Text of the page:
April 27, 2016
Zambeef calls for action on regional agro-processing investment
Zambia must take action to invest in industrialisation in order to be competitive and take advantage of the business opportunities in the region, Zambeef's joint chief executive officer Dr Carl Irwin told delegates at the fifth Zambian International Investment Forum (ZIIF).
"Zambeef strongly believes in Zambia's potential to feed itself and the region given its abundant resources; good soils, climate, readily available as well as the ability to produce most crops given the right investment. But only in adding value to our produce, can we fully realise the sector's full potential," said Dr Irwin, who was speaking at the opening of the high-level conference, which was officially launched by H.E. the President, Hon. Edgar Chagwa Lungu and attended by Minister of Commerce, Trade and Industry Hon. Margaret Mwanakatwe.
During the forum, themed "Investment for Industrialisation, Wealth and Job Creation", Dr Irwin appealed to participants in the agribusiness sector to embrace and invest in new technologies that would help transform the agriculture sector into a more efficient production base that can then allow the sector to tap into wider regional markets.
Zambeef is one of Zambia's leading agribusiness and food processor due to unrelenting investments on the part of the company, Dr Irwin explained. The group has invested heavily in cropping, livestock and manufacturing divisions as well as skills development equipping both employees and small-scale farmers involved in the value-addition chain.
Dr Irwin highlighted some of the benefits of focusing on value adding operations and the opportunities presented for the national economy; increased national food security, social development in rural areas, job creation, and tax and duty generated as result.
Zambeef alone has generated US$220 million in revenue for the financial year 2015 and US$38 million of foreign exchange income for the nation. It also invested more than US$150 million in the last eight years, employed more than 6,000 staff and contributed US$18 million in tax and duty paid to the Zambian government in FY 2015.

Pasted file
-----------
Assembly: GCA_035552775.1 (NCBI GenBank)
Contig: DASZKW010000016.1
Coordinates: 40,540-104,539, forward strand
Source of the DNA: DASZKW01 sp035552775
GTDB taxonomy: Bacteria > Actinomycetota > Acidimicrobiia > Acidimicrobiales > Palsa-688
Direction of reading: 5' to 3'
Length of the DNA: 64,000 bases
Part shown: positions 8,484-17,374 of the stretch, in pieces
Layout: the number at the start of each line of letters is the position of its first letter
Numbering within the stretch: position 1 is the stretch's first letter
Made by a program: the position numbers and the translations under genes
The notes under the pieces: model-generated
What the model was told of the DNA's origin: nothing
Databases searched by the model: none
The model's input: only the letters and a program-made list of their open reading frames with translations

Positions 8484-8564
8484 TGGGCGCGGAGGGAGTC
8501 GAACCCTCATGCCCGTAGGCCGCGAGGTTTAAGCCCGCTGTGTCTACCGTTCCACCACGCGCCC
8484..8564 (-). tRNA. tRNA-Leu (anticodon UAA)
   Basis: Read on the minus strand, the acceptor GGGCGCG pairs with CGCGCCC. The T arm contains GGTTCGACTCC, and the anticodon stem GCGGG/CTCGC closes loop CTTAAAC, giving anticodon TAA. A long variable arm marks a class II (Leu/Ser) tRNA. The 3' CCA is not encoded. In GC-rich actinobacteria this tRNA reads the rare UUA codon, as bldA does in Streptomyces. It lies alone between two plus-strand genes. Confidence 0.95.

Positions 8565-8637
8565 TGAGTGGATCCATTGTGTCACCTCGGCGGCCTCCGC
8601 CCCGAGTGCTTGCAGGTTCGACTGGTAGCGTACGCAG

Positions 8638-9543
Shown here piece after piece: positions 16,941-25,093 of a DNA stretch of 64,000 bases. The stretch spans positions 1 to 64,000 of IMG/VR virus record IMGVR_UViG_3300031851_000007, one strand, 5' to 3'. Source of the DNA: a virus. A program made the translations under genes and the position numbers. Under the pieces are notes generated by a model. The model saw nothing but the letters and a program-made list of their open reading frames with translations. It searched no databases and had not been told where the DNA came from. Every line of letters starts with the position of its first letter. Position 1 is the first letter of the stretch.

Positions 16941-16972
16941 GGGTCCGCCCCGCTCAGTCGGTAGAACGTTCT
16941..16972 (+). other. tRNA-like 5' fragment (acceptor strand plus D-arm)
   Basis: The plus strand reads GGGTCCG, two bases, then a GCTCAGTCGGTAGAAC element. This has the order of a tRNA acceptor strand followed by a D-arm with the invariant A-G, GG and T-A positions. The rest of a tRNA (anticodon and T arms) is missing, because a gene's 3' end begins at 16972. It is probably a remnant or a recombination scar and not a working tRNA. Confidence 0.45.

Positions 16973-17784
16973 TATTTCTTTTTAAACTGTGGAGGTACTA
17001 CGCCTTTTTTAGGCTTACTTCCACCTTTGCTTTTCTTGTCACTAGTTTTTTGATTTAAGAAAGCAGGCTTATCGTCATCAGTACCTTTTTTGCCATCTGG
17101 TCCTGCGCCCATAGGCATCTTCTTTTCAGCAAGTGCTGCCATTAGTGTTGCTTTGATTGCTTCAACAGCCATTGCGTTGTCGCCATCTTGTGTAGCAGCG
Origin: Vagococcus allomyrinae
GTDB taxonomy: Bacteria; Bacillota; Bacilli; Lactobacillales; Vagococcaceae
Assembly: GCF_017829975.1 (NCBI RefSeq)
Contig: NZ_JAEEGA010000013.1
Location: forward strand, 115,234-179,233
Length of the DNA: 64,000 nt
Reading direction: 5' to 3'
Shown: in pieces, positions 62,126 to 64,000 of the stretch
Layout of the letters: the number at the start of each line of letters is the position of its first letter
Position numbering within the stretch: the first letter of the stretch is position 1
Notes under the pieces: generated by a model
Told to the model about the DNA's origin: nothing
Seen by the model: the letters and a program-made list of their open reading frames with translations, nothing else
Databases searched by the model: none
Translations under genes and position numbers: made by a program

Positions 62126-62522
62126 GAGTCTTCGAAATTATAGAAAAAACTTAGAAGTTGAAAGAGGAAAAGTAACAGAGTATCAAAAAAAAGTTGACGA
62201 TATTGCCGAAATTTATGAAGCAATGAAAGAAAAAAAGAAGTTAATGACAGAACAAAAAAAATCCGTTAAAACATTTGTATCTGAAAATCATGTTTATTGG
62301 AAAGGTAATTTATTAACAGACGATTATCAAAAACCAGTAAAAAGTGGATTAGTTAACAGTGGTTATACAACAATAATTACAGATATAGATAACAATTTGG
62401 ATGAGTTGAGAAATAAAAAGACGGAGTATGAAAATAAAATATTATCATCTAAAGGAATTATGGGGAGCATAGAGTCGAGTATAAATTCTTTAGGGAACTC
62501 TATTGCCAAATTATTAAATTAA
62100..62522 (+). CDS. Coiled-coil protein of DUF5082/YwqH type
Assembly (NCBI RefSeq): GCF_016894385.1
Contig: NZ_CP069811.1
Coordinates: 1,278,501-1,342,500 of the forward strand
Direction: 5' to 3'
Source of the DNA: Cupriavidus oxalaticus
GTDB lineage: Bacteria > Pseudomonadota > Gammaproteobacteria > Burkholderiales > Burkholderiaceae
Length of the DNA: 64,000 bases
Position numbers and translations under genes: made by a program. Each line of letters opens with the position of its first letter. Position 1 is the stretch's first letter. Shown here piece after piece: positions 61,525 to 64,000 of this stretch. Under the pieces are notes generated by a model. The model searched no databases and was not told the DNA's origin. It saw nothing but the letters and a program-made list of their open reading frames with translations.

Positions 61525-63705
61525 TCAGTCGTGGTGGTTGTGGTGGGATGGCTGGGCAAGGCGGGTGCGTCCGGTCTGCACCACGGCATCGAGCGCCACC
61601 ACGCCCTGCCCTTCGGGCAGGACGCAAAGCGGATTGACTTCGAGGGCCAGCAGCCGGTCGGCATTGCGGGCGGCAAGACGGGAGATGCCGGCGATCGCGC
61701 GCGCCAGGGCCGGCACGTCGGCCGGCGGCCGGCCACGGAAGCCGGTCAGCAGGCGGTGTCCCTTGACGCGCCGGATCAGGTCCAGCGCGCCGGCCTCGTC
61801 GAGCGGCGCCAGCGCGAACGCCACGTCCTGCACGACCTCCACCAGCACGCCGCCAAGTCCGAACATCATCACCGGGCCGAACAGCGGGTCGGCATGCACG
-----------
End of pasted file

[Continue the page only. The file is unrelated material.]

Dr Irwin also stressed the importance of developing and strengthening local capacity in order to achieve a more streamlined development across the sector.
"Small to medium scale farmers play a vital role in the value chain. For example, over 90% of livestock in the country is in the hands of these farmers. Zambeef has partnered with the farmers at different levels in effect providing a ready market for their products as well as linkages to local and external markets. By further equipping the farmers with technical knowledge and skills, we hope to improve productivity and quality of livestock and produce in the country," Dr Irwin said.
Zambeef's own continued investments in development projects, such as Zampalm in Mpika, are set to see Zambia become self-dependant in edible oils saving the country over US$70 million in annual imports of the commodity. Other projects like Zamhatch in Mpongwe and investment in state-of-the-art dairy facilities will increase production of poultry and dairy products in the country with Zamhatch slated to be one of the largest hatchery facilities in the region.
Dr Irwin stressed the importance of Public-Private Partnership in both infrastructure development and policy development, calling on the private and public sectors to come together in investing for a successful agriculture and agro-processing sector focused on value-addition towards the creation of sustainable wealth and jobs for Zambia.
"The opportunities for both local and foreign investment are massive all of which have the potential for further growth and having a spill-over effect on Zambia's agro-processing industry as well as the regions. Our challenge to Zambian entrepreneurs is to get out there and make use of these opportunities to grow our industries," he concluded.